Thanks to a childhood soundtrack consisting mostly of The King, I have been an Elvis fan for as long as I have been an escapee of the womb. As a teenager I visited Graceland (his infamous home) and it was one of the most exciting experiences of my entire life. When I came upon these photos of Elvis and his wildly festive Christmas decorations, it was immediately locked in as this week’s Throwback Thursday.
Fun fact: Elvis would put gifts for Lisa Marie under the tree in the Jungle Room.
Thanks to the The New York Public Library‘s brilliant digital gallery, this week’s Throwback Thursday has taken us back to a Winter Wonderland of 1939. These adorable photos were captured during a snow ball fight between employees of the New York World’s Fair. Mad props to the ladies doing it in heels.
And, because now is an appropriate time to throw it out into the universe: Let it snow, let it snow, let it snow (crosses fingers)…
Though the state of the film industry is currently blockbuster-obsessed, things were far from sequels and heartbroken vampires in Essanay‘s heyday. Above, you are looking at the rejection slip that motion picture studio Essanay Film Manufacturing Company (1907-1925) used to send to screenwriters whose submissions didn’t make the cut (for any of the tickable reasons displayed). Essanay is best remembered for its series of Charlie Chaplin films, which – according to this – were stocked correctly, dramatic, easy to produce, interesting, and action-packed enough to make the grade.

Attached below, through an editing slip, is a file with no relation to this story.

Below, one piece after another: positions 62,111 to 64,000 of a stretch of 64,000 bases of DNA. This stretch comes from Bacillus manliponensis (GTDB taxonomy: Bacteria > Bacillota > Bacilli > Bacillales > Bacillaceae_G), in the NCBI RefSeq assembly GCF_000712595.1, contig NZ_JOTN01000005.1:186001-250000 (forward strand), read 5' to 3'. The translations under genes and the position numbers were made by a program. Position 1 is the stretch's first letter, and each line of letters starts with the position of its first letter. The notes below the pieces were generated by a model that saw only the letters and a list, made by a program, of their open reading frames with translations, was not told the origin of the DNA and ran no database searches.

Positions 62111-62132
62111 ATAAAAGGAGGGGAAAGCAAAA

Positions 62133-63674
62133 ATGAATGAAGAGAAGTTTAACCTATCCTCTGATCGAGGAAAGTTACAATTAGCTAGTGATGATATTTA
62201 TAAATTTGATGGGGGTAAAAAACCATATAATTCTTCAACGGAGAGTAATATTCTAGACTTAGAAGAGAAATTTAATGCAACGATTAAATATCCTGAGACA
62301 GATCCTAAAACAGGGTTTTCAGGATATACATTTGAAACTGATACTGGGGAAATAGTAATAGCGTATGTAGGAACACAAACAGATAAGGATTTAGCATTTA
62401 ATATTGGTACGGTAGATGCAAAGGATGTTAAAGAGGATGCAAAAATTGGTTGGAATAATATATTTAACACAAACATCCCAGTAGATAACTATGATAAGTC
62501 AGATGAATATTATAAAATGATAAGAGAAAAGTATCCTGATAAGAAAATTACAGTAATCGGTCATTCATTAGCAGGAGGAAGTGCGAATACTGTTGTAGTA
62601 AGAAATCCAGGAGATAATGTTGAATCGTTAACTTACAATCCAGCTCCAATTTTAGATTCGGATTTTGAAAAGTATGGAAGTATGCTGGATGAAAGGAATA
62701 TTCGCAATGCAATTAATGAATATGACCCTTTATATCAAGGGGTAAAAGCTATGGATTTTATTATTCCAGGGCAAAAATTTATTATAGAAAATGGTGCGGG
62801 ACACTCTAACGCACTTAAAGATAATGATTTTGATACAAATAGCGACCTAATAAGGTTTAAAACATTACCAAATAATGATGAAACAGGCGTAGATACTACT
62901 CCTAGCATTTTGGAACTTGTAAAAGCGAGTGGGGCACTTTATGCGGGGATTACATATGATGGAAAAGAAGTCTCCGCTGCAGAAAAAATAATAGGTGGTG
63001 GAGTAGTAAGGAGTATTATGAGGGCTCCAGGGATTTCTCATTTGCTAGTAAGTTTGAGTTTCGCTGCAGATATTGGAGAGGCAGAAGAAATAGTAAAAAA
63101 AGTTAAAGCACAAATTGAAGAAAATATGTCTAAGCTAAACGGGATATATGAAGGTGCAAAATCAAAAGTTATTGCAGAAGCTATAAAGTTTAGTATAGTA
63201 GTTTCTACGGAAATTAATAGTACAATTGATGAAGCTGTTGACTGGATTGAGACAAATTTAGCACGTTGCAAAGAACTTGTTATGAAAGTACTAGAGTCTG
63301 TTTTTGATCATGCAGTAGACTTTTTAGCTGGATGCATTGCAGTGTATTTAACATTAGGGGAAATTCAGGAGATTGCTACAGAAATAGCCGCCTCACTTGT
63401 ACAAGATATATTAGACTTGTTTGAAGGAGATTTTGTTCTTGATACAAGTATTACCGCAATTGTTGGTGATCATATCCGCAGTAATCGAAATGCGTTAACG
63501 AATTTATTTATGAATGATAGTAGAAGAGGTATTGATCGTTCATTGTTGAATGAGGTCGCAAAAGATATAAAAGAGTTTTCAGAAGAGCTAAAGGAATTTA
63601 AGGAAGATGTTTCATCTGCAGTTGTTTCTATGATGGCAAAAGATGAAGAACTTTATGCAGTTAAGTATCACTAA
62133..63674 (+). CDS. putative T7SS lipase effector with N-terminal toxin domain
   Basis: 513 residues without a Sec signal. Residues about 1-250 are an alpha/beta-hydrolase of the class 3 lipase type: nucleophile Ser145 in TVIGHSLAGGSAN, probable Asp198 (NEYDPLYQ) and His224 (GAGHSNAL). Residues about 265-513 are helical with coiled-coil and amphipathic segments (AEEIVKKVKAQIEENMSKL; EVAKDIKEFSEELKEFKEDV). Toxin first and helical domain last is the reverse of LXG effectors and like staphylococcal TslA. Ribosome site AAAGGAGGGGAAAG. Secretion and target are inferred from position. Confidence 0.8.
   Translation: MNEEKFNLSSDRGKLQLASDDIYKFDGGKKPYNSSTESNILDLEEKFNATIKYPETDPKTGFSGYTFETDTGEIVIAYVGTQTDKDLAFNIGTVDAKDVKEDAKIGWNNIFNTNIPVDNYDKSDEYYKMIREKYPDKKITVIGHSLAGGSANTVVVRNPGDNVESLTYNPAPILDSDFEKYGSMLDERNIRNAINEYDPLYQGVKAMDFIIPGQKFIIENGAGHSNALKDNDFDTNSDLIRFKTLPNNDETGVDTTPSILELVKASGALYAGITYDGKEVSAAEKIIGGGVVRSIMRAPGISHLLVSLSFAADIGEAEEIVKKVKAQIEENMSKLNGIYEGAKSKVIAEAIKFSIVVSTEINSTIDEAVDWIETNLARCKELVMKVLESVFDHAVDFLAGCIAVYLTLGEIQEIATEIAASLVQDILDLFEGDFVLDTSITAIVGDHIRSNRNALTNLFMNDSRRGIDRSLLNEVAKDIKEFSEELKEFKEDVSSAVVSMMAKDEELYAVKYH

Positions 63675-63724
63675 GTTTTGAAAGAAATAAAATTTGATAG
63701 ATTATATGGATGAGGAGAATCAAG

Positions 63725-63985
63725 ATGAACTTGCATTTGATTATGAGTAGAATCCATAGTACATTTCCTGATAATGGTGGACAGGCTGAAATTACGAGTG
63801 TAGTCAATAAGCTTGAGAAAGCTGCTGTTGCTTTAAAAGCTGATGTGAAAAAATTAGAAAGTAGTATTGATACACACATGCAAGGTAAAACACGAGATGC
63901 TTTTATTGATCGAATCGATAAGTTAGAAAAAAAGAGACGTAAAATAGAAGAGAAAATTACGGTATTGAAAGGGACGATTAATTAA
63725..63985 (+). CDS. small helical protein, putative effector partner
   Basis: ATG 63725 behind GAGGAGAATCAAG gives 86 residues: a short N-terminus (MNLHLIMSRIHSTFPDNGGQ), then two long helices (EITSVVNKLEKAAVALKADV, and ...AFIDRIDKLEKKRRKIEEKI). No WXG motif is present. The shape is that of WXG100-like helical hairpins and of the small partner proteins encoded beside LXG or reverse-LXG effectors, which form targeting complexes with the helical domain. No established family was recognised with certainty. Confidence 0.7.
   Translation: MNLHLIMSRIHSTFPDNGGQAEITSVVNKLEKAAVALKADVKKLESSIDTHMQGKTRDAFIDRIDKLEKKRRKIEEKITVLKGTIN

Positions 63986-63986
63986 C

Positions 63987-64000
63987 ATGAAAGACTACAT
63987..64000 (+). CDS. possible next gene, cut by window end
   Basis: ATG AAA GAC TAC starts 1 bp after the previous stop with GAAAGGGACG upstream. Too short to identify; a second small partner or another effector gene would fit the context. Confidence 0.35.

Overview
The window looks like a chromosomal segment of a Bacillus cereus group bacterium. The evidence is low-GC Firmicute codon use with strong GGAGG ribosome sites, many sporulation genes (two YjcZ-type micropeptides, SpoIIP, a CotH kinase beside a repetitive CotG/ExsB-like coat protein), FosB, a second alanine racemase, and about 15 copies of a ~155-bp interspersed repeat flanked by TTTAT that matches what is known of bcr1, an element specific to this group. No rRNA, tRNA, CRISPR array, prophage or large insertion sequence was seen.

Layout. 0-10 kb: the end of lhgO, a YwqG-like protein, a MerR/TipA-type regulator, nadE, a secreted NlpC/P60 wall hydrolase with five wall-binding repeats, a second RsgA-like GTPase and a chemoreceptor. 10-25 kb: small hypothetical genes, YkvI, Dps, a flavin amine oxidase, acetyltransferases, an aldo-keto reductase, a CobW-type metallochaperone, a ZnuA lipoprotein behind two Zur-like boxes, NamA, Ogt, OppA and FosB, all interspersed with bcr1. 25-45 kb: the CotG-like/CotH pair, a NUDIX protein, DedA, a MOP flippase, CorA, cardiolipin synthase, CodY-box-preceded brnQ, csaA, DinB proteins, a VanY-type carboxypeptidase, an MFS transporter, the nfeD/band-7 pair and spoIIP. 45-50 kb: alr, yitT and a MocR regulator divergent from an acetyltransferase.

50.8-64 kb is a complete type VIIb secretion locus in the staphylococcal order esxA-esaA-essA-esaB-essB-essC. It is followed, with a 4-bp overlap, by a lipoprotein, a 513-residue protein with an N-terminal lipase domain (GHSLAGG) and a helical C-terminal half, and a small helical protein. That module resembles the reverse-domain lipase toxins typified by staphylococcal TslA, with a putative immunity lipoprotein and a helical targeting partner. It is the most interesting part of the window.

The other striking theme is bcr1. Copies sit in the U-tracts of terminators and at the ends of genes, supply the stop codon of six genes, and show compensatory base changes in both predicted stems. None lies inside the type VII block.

Yours very truly,
I really don’t make enough use of my close proximity to Paris. It seems that as each year in London flies by, the only time the French capital seems to cross my mind as a destination is when Fashion Week calls for it.
These photos are a guilt trip enough. Though the first commercially successful colour process – the Lumière Autochrome, invented by the French Lumière brothers – only reached the market in 1907, this small collection of colour photographs taken around Paris in 1914 are remarkable. Featuring the Moulin Rouge and the brink of the bohemian revolution, they incite something of a retrospective wanderlust.
If there was anyone made to catch the intimacy of New York City’s Subway crowd, it is Stanley Kubrick:
“I wanted to retain the mood of the subway, so I used natural light,” he said. “People who ride the subway late at night are less inhibited than those who ride by day. Couples make love openly, drunks sleep on the floor and other unusual activities take place late at night.”
To make pictures in the off-guard manner he wanted to, Kubrick rode the subway for two weeks. Half of his riding was done between midnight and six a.m. Regardless of what he saw, he couldn’t shoot until the car stopped in a station because of the motion and vibration of the moving train. Often, just as he was ready to shoot, someone walked in front of the camera, or his subject left the train.
I think I have to do a modern-day version of this.